You won't see a lot of difference right away from 3-5-8 pound weights. I think that is what is meant by Barbie Weights.

If you want to see a big difference, you need to move HEAVY weights and do compound weight movements.

Squats (with weight on your back)
Lunges (with weight)
Dead Lifts
Bench press

I am not a fan of light weights, they teach your body to endure. You don't want your body to endure if you are trying to lose fat. You want your muscle to break down and totally rebuild themselves. as this burns calories. Do as much weight as you can for 10-12 sets, meaning you could not possibly lift it a 11-13th time. If you can, up the weight. Soreness doesn't always mean you are doing something right, there is a 50% chance it means you are doing something wrong.

Edited by: LADYV2010 at: 5/4/2012 (11:25)
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5/4/12 11:17 A


If you're interesting in strength training without using weights, consider buying a set of resistance bands. Resistance bands are a great way to challenge your muscles without using hand weights. If you're interested in learning more about using resistance bands, I recommend joining SERGEANTMAJORs resistance band team. He has a ton of workouts you can do at home with the bands and body weight exercises. Most people don't realize that body weight exercises can be every bit as effective as using hand weights.

DRAGONCHILDE SparkPoints: (61,458)
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5/4/12 10:42 A

Don't worry about the "barbie" weights comment. You have to start somewhere, and not all of us can start out with massive weights, even on leg exercises. It's not helpful or safe to try and lift more than you're capable of.

What matters is whether or not you're challenged in 8-12 reps - not what you're lifting compared to someone else.

I upped my weights today on my leg lifting from two 7 1/2 lb weights to lifting 2 10 lb weights (on a barbell.) It's taken me quite some time to get there, but I've still seen marked improvement in muscle quality over the last few months!

LUCKYNUMBER23 SparkPoints: (12,425)
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5/4/12 10:09 A

You will have more energy.

WERNERETTE SparkPoints: (0)
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5/4/12 9:07 A

Wow thank you everyone for all the information! I guess I'm just going to keep doing what I'm doing and if I see anything in 2 weeks it will be a nice surprise, but if not I won't let it discourage me!

I don't know what you mean by "barbie" weights Larissa, I'm pretty new to strength training in general, are those the same as dumbbells? That's what I used, mostly 5 and 8 lbs depending on the exercise, and 3lbs for one move that the 5s were just to heavy for. I definitely wasn't using anything that was 45 lbs lol. But I can say that two days later my arms are still sore and I know I definitely did something right, because they wouldn't be sore otherwise, right? I hope? LOL. I rested yesterday and today and tomorrow I'll be back for session #2.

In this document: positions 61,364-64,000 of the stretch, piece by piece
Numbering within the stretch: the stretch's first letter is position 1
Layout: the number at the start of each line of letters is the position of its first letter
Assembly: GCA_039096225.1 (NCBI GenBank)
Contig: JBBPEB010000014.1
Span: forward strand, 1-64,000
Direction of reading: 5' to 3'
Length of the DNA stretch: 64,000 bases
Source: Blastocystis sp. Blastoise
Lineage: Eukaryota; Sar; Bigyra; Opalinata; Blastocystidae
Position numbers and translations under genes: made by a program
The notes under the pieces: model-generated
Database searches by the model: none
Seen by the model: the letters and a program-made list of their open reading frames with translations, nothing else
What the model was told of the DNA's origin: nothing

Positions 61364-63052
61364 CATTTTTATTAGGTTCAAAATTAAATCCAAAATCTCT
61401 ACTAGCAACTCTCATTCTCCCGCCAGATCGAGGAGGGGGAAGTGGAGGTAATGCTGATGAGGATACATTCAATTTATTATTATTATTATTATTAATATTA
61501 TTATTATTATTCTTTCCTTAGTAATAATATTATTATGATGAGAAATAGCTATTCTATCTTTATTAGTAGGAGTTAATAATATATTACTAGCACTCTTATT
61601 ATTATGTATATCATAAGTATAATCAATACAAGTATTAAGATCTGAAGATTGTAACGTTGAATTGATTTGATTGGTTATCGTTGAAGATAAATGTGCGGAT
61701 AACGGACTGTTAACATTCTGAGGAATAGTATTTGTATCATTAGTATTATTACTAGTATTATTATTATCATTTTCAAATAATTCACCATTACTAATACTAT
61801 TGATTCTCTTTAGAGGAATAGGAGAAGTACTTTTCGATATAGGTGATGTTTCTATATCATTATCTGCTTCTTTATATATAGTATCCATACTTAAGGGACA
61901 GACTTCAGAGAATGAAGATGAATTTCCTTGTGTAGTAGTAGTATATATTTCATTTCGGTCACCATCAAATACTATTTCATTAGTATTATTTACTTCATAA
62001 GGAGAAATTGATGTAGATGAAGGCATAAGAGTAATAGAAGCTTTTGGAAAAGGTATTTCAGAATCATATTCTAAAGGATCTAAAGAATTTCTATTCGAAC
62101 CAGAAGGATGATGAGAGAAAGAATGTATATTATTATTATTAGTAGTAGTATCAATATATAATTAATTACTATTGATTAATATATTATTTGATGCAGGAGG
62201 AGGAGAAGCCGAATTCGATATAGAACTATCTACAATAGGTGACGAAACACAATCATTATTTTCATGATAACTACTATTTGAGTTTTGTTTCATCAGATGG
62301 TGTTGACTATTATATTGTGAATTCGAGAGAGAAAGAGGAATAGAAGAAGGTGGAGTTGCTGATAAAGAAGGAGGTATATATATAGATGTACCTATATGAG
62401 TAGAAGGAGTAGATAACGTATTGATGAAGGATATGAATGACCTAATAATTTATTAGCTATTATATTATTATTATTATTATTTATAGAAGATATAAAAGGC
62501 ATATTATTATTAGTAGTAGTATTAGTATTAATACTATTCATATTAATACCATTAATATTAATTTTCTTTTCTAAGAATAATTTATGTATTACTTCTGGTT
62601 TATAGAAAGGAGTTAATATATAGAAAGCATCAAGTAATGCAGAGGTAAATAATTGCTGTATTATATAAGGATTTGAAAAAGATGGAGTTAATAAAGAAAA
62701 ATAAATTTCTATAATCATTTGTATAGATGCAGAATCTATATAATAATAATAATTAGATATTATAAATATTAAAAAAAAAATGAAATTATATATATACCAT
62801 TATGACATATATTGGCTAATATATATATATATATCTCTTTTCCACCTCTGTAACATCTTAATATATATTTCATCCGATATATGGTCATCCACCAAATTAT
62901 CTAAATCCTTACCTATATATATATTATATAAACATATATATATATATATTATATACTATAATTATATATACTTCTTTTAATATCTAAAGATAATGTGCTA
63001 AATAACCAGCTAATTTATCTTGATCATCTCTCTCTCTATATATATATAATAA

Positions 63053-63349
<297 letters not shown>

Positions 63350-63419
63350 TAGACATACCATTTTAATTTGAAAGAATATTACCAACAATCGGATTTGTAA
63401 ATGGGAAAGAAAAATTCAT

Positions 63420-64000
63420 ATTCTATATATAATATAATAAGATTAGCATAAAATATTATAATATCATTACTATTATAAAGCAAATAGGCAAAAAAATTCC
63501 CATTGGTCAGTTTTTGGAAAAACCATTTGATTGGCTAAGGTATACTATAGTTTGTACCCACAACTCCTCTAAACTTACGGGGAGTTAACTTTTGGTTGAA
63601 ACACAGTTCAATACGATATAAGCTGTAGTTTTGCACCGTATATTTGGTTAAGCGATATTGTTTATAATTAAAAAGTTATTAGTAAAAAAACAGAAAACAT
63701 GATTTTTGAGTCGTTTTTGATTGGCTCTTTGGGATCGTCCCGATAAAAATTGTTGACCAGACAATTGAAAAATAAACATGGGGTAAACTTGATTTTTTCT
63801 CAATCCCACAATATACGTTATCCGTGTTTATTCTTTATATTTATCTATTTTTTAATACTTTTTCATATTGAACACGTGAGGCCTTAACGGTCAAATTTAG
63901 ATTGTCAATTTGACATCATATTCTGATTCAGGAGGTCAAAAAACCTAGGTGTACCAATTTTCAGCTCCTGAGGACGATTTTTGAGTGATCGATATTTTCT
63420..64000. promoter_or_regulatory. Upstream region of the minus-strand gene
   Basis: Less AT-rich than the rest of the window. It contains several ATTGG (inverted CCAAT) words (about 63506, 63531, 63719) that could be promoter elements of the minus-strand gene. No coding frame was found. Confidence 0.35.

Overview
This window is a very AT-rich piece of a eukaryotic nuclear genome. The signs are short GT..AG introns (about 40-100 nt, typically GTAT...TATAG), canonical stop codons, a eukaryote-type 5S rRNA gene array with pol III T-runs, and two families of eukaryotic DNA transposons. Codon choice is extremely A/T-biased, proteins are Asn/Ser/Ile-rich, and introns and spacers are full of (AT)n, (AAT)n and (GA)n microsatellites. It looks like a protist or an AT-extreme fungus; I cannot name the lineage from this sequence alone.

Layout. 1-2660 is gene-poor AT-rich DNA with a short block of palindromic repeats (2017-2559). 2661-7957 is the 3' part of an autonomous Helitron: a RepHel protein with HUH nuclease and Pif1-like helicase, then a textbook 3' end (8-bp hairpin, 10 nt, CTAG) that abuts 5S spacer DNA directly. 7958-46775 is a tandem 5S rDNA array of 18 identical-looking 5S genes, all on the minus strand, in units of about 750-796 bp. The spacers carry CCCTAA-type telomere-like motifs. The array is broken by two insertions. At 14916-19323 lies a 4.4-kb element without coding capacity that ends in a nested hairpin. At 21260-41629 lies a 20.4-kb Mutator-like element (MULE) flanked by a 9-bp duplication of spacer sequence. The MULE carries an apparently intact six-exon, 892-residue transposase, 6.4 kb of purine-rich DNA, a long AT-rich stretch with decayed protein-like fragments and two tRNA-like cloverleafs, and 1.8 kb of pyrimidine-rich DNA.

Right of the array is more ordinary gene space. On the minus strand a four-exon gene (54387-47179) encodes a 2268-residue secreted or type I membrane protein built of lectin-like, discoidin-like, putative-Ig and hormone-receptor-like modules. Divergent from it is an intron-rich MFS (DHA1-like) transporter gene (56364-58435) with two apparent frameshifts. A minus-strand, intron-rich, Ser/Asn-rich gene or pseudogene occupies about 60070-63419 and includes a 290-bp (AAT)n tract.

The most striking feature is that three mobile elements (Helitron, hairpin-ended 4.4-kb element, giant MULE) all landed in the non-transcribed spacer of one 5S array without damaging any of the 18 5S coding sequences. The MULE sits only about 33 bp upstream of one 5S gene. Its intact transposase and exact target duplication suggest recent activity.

Thanks again everyone!!

LARISSA_NY Posts: 200
5/4/12 7:06 A

I actually did see changes in two weeks of doing heavy compound lifts, but I'm pretty sure they were too small for anyone to notice but me. That doesn't mean they weren't awesome, though.

That's doing things like squatting a 45-pound Olympic bar for three sets of five across, though. If by "strength training" you mean "Barbie weights," those are going to take longer to show results.

BUBBLEJ1 Posts: 2,981
5/4/12 2:29 A

After 2 weeks of strength training I felt better about myself, and that can be just as rewarding as a smaller pair of jeans! Never underestimate the power of confidence in yourself.

MOTIVATED@LAST Posts: 15,457
5/4/12 1:18 A

Most of the initial gains in strength come from improved muscle quality, and the way your muscle fibers work together, rather than increases in muscle mass.

However, it is common when starting an exercise plan for your muscles to retain water, and this can lead to the appearance of improved definition in just a few days. This isn't really muscle tissue, but it sounds like it is something that might be welcome anyway?


5/3/12 12:37 P

Seeing results from strength training depends on several things--

What TYPE of strength training are you doing? Free weights/ barbells are more effective than machines. You want to make sure that you strength training with someone who is experienced, because improper form can hinder results, and worse can lead to injury. I highly recommend joining a gym that has a full body strength training class -- the YMCA offers a class called BodyPump that's great. Each class is 60 minutes, and I go twice a week.

What muscle groups are you working on? You need to make sure you are always working alternating groups during the same session (for example, biceps and triceps or back and chest).